There is a story, I think on personal suitability. After the third debate the election favoured Clinton, because Trump had shown himself manifestly unsuitable, and Clinton was seen as a safe pair of hands. That exploded when the FBI intervened, reminding people, unfairly, that Clinton was, by reputation if not fact, secretive, reckless, and untrustworthy. From that time I understand Trump’s aides kept him away from attacking Clinton personally and on message about what mattered in people eyes – the need for a new approach to a broken system, for real change, for draining the swamp, and exploding politics as usual in the way only a powerful outsider can. Or so it seemed.
Hillary, by contrast was defensive and had nothing new to offer. Trump said he was going to make America great again; Clinton said America already was great.
More broadly, though Naomi Klein nails it:
- They will blame James Comey and the FBI. They will blame voter suppression and racism. They will blame Bernie or bust and misogyny. They will blame third parties and independent candidates. They will blame the corporate media for giving him the platform, social media for being a bullhorn, and WikiLeaks for airing the laundry.
But this leaves out the force most responsible for creating the nightmare in which we now find ourselves wide awake: neoliberalism. That worldview – fully embodied by Hillary Clinton and her machine – is no match for Trump-style extremism. The decision to run one against the other is what sealed our fate. If we learn nothing else, can we please learn from that mistake?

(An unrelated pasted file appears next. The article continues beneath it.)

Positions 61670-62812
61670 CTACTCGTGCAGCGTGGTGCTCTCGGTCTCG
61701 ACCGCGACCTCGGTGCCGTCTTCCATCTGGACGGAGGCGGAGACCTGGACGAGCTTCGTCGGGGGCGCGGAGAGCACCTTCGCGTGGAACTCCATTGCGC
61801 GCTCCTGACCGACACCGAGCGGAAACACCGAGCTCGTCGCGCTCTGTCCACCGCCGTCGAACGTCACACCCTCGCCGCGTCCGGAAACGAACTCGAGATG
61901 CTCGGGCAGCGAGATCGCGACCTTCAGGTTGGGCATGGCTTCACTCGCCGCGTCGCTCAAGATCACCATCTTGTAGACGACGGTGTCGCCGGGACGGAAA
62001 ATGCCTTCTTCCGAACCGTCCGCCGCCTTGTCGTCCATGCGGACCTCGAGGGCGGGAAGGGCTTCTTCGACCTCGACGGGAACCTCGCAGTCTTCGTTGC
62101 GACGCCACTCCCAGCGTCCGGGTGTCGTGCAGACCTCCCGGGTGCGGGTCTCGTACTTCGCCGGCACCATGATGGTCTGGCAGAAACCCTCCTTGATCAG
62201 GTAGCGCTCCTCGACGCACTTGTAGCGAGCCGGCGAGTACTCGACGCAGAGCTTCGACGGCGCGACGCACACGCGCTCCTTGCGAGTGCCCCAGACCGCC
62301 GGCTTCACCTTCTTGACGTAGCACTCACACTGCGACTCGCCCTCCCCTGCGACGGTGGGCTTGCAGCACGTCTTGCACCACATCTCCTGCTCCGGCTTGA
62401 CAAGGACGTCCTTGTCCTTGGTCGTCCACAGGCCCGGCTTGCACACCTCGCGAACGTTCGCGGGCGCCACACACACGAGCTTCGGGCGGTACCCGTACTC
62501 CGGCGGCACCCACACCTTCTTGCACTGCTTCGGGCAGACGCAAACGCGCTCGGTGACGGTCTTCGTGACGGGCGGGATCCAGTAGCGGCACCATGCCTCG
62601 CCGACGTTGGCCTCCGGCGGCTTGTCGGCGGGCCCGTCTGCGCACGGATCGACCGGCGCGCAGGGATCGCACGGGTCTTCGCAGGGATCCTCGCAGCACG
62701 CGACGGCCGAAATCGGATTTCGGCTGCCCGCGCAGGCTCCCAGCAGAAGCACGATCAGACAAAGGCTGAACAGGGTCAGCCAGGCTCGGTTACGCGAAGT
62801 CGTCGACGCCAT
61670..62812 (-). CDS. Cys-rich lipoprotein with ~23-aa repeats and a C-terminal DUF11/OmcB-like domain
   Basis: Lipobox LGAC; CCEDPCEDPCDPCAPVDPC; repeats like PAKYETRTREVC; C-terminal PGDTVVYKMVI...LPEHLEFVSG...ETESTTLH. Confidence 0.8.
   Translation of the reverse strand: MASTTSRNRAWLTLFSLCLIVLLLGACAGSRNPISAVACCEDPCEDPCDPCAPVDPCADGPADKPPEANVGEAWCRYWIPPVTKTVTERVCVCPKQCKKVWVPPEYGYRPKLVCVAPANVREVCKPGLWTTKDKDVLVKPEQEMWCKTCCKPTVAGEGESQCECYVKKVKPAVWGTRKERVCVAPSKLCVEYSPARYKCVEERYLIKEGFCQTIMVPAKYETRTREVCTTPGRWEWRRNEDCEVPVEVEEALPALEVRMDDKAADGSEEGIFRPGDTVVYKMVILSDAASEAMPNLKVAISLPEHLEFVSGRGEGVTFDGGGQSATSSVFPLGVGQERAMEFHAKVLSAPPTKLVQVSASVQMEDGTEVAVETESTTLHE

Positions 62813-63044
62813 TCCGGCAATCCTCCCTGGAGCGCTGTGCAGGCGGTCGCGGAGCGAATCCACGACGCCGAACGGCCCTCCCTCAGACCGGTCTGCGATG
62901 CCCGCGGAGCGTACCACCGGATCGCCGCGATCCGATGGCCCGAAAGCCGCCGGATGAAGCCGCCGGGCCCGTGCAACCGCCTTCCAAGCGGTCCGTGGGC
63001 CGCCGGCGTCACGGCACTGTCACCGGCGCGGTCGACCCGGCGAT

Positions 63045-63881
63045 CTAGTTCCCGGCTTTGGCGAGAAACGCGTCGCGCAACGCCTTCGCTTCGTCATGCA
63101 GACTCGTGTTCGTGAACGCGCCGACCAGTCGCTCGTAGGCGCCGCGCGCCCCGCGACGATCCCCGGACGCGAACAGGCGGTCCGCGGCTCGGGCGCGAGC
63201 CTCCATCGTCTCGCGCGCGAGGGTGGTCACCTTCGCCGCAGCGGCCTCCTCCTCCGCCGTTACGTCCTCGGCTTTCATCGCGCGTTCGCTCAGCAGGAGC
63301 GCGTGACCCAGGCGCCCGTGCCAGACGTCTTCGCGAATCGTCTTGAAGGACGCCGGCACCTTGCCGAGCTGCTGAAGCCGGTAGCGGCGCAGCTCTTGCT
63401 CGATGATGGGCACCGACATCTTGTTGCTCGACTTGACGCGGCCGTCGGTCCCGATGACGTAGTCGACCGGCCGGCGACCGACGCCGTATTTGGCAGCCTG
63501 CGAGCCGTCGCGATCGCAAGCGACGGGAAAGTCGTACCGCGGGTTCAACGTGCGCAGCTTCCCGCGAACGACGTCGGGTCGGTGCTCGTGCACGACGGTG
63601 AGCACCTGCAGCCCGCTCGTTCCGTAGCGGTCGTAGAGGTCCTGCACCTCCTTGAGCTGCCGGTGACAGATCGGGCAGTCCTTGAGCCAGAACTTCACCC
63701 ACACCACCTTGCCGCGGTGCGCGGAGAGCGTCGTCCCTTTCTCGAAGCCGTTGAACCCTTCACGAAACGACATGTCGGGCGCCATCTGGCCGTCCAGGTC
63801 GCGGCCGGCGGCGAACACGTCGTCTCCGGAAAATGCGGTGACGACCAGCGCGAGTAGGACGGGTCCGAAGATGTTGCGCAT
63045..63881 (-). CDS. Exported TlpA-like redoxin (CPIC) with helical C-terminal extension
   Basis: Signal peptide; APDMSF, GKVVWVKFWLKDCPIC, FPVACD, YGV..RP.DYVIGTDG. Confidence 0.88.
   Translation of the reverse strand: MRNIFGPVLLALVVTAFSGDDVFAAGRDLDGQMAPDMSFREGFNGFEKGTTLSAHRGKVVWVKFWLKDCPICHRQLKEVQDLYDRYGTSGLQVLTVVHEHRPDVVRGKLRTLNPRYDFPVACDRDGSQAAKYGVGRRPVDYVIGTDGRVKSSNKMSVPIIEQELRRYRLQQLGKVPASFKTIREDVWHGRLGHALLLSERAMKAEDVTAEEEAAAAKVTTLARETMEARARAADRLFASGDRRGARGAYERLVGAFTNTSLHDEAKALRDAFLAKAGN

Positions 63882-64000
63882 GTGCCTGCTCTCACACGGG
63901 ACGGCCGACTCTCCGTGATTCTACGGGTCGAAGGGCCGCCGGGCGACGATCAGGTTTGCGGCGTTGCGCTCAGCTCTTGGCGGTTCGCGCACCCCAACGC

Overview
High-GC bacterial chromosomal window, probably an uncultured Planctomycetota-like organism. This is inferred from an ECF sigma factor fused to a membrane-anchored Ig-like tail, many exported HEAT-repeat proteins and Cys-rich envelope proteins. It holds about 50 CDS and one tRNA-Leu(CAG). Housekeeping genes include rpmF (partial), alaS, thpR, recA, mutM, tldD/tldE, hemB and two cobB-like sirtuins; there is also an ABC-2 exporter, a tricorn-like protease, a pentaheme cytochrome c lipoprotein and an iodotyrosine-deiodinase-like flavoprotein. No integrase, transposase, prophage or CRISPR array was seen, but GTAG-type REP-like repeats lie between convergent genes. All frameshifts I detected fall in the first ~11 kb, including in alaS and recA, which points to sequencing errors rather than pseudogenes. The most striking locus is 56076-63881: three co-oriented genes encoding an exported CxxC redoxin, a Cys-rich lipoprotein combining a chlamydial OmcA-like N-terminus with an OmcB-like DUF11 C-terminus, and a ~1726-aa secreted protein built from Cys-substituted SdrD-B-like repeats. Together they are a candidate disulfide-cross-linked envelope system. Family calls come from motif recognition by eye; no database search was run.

Here is what we need to understand: a hell of a lot of people are in pain. Under neoliberal policies of deregulation, privatisation, austerity and corporate trade, their living standards have declined precipitously. They have lost jobs. They have lost pensions. They have lost much of the safety net that used to make these losses less frightening. They see a future for their kids even worse than their precarious present.
At the same time, they have witnessed the rise of the Davos class, a hyper-connected network of banking and tech billionaires, elected leaders who are awfully cosy with those interests, and Hollywood celebrities who make the whole thing seem unbearably glamorous.
Thankyou John D for the link.
Thing is you have to be in the top 5% to be a politician on the national stage in the USA, and wealth changes people. They become less emotionally able, less empathetic and less ethical.